Bordeaux will be a major focus of this article since it constitutes the majority of the wines bought to be cellared. The youngest red bordeaux vintage I’d be pulling out of my cellar would be 2014, a vintage often overlooked because the 2016s are so stupendous and the 2015s so tannic and potentially long-lived.

If you have any bordeaux 2013s, for heaven’s sake drink them — and without much ceremony. The 2012s are generally a bit better and the 2011s better still — their only sin was that they followed the stellar pair of vintages 2009 and 2010, which sold at sky-high prices. If you have a fair quantity of these latter two, definitely pull the corks on most of the ripe 2009s, which are at their peak now, while waiting for the 2010s to round out and shed their tannin. That said, many a 2010 should also be starting to drink well.

If I had every other vintage of the first decade of this century of the same notional average red bordeaux in my cellar, I would drink them in this order: 2002, 2007, 2004, 2003, 2001, 2000, 2006, 2008 and then the very concentrated 2005s. For my money, the under-appreciated vintages in this line-up are 2001, which can outshine 2000, especially the Pomerols and St-Émilions, and 2004, which has been giving me great pleasure recently. The heatwave 2003 vintage is an oddball, made before human and vine got used to hot summers, meaning that many wines have a sweet, raisined quality to them — not always unattractive, but certainly unusual.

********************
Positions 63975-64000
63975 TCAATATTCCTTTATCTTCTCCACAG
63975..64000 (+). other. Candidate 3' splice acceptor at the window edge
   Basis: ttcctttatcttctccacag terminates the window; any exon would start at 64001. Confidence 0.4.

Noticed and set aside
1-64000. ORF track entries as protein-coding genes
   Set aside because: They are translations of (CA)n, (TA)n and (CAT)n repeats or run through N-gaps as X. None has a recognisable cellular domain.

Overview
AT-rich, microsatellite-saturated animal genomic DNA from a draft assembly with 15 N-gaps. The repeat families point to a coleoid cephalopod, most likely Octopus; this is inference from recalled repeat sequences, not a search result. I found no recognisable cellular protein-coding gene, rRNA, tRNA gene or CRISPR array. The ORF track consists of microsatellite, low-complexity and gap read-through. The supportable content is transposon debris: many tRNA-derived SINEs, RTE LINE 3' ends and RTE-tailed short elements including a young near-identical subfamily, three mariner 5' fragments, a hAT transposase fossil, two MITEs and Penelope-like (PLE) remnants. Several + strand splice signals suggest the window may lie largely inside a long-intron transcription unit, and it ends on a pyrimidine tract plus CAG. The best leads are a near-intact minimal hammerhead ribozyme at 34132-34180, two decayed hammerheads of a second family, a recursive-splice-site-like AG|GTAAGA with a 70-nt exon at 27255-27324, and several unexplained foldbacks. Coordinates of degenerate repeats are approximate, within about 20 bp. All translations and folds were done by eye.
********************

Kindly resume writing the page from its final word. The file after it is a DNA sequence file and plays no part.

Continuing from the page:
Any red bordeaux grown and made in the last century is worth trying now and 1991 to 1993 inclusive should generally have been drunk quite some time ago.

As for burgundy, the overall quality of vine-growing and winemaking seems to have improved every year, so my advice is similar to what I used to give for New World wines: buy the most recent vintage.

From Burgundy itself, the early-maturing 2017 is often the vintage of choice. It has the great advantage of still being available and not too ridiculously expensive — partly because its reputation was blighted by the hoopla over the 2018 vintage.